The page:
this is one of my favorite books in all the land. i read it at least a million times when i was little, and it holds such a special place in my heart,this is one of my favorite books in all the land. i read it at least a million times when i was little, and it holds such a special place in my heart, i can't even begin to review it. having said all that, there are those who have a problem with the ending, because let's just say it's fairly devastating. so, as a band-aid to the heart of monica!, i have rewritten the ending to make it a little more jolly. with all apologies to wilson rawls, whose ending i thought was spectacular, allow me to present THE WAY Where the Red Fern Grows SHOULD HAVE ENDED. AND NOW DOES.
(view spoiler)[The fourth time they treed, they were on top of a mountain. After the long chase, I figured the animal was winded and would stay in the tree. In a trot I started to them.
As I neared the tree, Little Ann came to me, reared up, and whined. By her actions, I knew something was wrong. I stopped. In the moonlight, I could see Old Dan sitting on his haunches, staring up at the tree and bawling.
The tree had lots of dead leaves on it. I knew it was a large white oak because it is one of the last trees in the mountains to lose its leaves.
Old Dan kept bawling. Then he did something he had never done before. For seconds his deep voice was still, and silence settled over the mountains. My eyes wandered from the tree to him. His lips were curled back and he snarled as he stared into the dark foliage of the tree. His teeth gleamed white in the moonlight. The hair on his neck and along his back stood on end. A low, deep, rumbling growl rolled from his throat.
I was scared and I called to him. I wanted to get away from there. Again I called, but it was no use. He wouldn't leave the tree, for in his veins flowed the breeded blood of a hunting hound. In his fighting heart, there was no fear.
I set the lantern down and tightened my grip on the handle of the boombox. Slowly I started walking toward him. I thought, "If I can get close enough to him, I can grab his collar." I kept my eyes on the tree as I edged forward. Little Ann stayed by my side. She, too, was watching the tree.
Then I saw them - two burning, yellow eyes - staring at me from the shadowy foliage of the tree. I stopped, petrified with fear.
The deep baying of Old Dan stopped and again the silence closed in.
I stared back at the unblinking eyes.
I could make out the bulk of a large animal, crouched on a huge branch, close to the trunk of the big tree. Then it moved. I heard the scratch of razor-sharp hooves on the bark. It stood up and moved out of the shadows on to the limb. I saw it clearly as it passed between the moon and me. I knew what it was. It was the devil unicorn of the Ozarks.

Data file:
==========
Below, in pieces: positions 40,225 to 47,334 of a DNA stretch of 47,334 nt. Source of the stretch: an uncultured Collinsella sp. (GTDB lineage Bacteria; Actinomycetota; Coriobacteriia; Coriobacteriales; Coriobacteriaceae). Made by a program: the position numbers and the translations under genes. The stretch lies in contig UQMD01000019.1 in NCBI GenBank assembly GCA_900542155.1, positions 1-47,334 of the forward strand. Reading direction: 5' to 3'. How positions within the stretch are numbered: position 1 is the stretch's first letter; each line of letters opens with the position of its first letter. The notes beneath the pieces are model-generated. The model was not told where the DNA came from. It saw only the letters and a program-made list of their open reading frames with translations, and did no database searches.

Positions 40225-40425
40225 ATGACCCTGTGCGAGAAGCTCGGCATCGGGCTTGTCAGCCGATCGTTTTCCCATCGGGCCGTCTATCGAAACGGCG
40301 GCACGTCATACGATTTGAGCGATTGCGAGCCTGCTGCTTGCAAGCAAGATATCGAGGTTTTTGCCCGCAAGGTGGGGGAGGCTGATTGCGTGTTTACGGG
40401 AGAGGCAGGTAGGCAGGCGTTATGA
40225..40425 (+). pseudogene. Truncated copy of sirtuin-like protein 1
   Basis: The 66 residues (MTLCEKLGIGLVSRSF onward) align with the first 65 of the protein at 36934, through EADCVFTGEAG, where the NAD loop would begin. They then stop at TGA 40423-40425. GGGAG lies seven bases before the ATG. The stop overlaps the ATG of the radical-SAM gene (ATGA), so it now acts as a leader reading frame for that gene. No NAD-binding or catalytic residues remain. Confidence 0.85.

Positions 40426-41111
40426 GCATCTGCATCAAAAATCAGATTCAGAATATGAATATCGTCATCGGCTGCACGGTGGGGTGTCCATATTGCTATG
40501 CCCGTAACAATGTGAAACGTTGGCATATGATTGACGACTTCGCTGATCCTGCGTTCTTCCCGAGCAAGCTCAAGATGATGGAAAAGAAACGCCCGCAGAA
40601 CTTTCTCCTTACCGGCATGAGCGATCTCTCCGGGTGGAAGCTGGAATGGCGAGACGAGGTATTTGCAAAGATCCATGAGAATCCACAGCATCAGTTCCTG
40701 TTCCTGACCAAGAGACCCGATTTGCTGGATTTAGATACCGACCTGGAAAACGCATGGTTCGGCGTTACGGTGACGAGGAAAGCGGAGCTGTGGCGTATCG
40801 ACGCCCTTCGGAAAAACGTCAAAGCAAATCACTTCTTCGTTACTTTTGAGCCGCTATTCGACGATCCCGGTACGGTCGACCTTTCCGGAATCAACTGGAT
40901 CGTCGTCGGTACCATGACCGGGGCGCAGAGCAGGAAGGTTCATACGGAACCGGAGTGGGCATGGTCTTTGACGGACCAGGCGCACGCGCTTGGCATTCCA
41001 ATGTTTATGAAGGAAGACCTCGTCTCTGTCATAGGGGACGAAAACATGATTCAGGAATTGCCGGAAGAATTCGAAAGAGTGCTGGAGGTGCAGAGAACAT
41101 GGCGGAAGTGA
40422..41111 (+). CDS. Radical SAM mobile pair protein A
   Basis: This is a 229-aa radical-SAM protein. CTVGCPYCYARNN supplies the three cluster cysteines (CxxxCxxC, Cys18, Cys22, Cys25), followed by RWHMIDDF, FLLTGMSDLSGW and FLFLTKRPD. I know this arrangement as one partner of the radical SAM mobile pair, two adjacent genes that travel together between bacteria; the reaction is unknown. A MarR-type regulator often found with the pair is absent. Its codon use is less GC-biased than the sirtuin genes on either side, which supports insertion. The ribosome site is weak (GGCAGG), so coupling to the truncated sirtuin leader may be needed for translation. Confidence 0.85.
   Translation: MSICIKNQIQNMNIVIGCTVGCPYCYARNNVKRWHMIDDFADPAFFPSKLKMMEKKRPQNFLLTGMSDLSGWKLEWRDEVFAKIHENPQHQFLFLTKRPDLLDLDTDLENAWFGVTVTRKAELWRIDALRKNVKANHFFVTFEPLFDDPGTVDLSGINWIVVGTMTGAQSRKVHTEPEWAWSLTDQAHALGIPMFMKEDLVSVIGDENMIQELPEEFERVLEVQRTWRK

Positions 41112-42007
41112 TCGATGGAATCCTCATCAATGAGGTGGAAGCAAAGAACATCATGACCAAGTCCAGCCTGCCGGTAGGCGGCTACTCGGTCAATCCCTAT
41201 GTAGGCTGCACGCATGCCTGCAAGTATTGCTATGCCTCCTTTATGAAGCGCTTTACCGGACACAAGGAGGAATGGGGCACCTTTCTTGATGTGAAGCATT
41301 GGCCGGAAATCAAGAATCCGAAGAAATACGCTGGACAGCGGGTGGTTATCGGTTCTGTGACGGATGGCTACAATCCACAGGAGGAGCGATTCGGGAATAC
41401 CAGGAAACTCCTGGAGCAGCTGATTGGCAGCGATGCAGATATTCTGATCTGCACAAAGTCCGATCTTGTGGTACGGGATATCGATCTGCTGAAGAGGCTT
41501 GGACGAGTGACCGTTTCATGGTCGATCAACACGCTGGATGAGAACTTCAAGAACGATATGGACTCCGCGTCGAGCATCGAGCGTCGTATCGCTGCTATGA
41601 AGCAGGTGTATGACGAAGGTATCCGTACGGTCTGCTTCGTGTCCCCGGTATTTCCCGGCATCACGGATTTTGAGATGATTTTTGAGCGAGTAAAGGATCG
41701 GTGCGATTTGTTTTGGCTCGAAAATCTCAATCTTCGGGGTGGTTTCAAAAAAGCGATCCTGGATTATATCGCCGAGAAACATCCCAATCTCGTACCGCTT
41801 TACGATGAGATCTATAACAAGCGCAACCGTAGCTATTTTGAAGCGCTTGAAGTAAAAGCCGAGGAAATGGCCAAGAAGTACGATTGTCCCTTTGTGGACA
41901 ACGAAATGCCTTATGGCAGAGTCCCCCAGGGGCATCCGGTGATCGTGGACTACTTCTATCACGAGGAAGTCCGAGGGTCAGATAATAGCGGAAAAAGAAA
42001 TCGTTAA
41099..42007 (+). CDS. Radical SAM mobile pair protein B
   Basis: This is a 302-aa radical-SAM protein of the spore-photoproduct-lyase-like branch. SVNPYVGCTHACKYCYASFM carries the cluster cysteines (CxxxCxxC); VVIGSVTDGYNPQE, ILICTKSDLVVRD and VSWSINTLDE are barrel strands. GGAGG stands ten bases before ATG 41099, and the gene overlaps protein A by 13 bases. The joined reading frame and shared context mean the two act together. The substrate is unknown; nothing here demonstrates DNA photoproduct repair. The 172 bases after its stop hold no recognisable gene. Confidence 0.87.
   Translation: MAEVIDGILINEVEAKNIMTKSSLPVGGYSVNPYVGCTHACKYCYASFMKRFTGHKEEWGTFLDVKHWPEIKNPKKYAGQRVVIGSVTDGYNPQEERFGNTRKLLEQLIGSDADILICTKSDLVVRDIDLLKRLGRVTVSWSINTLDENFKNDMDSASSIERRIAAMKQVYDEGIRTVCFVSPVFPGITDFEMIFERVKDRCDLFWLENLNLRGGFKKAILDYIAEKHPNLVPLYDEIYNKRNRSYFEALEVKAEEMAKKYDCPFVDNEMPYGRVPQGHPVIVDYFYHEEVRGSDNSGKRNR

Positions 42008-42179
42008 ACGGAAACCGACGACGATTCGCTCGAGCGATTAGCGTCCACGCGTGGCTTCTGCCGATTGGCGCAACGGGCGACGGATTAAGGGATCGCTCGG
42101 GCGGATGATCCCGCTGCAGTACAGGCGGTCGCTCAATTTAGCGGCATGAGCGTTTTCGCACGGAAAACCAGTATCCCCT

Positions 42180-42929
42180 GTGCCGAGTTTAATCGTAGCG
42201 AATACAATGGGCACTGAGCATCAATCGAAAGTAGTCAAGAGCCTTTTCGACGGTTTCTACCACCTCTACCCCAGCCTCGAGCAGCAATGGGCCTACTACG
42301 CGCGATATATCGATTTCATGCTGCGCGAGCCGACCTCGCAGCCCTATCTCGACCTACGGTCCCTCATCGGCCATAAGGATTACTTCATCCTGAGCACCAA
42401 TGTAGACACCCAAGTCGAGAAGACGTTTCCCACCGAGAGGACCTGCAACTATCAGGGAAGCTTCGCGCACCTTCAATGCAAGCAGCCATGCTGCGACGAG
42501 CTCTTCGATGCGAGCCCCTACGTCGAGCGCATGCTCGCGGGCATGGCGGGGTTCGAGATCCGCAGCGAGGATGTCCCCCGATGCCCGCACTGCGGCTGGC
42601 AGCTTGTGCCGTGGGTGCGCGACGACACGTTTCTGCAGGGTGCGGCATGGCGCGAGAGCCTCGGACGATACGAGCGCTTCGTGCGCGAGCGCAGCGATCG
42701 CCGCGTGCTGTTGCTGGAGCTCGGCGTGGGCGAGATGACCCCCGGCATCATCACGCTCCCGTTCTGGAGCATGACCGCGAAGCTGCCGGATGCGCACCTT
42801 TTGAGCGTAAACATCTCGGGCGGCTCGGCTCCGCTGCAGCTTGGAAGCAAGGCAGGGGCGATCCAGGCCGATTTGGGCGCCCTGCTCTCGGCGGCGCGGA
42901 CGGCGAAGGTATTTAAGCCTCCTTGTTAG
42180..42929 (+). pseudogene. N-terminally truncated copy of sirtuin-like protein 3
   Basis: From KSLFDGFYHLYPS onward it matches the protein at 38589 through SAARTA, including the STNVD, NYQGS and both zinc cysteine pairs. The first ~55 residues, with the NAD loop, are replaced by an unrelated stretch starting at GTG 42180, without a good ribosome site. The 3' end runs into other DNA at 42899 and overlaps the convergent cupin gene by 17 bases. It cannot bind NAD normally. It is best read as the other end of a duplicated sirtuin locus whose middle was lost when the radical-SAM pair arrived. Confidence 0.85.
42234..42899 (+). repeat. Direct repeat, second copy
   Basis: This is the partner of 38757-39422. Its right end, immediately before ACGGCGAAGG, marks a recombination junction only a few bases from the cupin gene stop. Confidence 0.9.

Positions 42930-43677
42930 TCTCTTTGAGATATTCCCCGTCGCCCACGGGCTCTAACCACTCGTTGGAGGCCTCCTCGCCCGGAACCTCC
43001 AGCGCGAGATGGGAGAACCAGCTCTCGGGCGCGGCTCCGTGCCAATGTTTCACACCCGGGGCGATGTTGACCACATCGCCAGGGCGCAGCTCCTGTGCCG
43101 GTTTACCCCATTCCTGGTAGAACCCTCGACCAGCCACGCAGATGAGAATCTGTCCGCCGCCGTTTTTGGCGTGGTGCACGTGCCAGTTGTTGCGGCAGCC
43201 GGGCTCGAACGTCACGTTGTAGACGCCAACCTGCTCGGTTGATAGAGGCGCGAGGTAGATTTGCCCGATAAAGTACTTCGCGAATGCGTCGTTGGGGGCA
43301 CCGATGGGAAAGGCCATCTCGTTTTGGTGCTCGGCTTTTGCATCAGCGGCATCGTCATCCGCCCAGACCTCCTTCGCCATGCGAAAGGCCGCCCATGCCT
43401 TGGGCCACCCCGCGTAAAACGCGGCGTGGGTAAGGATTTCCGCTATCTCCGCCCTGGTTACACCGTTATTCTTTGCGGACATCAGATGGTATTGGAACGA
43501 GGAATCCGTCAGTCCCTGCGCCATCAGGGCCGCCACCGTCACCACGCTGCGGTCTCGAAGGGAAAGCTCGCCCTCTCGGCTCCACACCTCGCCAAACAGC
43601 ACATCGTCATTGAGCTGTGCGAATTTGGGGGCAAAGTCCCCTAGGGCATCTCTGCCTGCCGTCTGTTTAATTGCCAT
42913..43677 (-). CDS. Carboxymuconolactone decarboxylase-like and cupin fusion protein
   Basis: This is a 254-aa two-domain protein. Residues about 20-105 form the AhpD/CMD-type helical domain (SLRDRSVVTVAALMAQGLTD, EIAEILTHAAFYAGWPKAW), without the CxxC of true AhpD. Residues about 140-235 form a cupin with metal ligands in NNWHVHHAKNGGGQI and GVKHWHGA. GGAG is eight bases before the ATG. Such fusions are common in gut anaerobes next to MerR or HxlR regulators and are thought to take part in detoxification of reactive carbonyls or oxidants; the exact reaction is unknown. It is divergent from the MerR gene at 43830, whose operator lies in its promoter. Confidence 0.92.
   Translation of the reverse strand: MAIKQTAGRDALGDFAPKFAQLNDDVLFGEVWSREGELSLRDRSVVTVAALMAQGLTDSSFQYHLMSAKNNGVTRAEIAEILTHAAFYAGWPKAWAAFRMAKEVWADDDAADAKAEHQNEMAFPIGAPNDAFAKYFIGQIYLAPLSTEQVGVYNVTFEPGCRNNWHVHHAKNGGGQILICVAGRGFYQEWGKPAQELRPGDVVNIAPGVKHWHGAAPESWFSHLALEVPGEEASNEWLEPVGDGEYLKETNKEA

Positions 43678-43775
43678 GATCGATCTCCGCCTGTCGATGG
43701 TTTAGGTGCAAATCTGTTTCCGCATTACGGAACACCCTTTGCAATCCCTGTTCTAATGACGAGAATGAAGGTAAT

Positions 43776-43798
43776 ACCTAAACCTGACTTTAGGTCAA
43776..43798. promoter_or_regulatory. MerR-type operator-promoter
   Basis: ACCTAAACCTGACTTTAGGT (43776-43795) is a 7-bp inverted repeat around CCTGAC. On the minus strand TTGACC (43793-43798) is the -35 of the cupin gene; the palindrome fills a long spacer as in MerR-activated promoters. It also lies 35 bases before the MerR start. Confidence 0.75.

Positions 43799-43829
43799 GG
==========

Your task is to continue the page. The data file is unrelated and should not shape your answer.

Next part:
The silence was shattered by one long, loud bawl from Old Dan. I'd never heard my dog bawl like that. It was different. His voice rang out over the mountains, loud and clear. The vibration of the deep tones rolled in the silence of the frosty night, on and on, out over the flats, down in the canyons, and died away in the rimrocks like the cry of a lost soul. Old Dan had voiced his challenge to the unicorn.
There was a low cough and a deep snort from the unicorn. I saw him crouch. I knew what was coming.
My hands felt hot and sweaty on the smooth handle of the boombox. With a blood-curdling whinny he sprang from the tree with limbs outspread and long, yellow horn bared.
Old Dan didn't wait. Rearing up on his hind legs, he met the unicorn in the air and busted out a smooth pop & lock. the groove rolled him over and over. He wound up in a fallen treetop.
The impact of his classic moves threw the unicorn off balance. Little Ann darted in. Her aim was true. I heard the snap of her paws as she deployed a full-out Harlem Shake.
With a squall of awe and rage, the unicorn spun around and began rocking his pelvis, performing some advanced booty-pops. His right hoof reached out and curved over his shoulder, in a "what you got??" taunt. Sinews tightened.
Little Ann executed a pas de beurre into a jazz square blowing his mind with this bizarre combo.
Old Dan, stunned for an instant from the impact of her footwork, fought his way from the treetop.
Bawling the cry of the damned, he charged back in.
I went berserk, and charged into the crew.
There in the flinty hills of the Ozarks, I fought for the honor of my dogs. I fought with the only weapon I had - the dance.
Screaming like a madman, with tears running down my face, I did the Running Man, the Cabbage Patch, the Humpty Hump at the big twerking unicorn.
Once, feeling the bite of my Roger Rabbit, the unicorn turned on me. His yellow slitted eyes burned with hate. The long, lithe body dipped low to the ground. The shoulder muscles knotted and bulged as it negotiated a textbook Worm. I tried to jump back, but my foot slipped and I dropped to my knees. I knew I was trapped. With a terrifying scream he sprang - in a death-spiral pirouette.
I never saw my dogs when they got between the unicorn and me, but they were there. Side by side, they rose up from the ground as one. They sailed straight into that horn of death, their small, red bodies taking the frantic krumping meant for me.
I screamed and charged back into the battle, swinging my arms, but I was careful not to disrupt the groove of my dogs.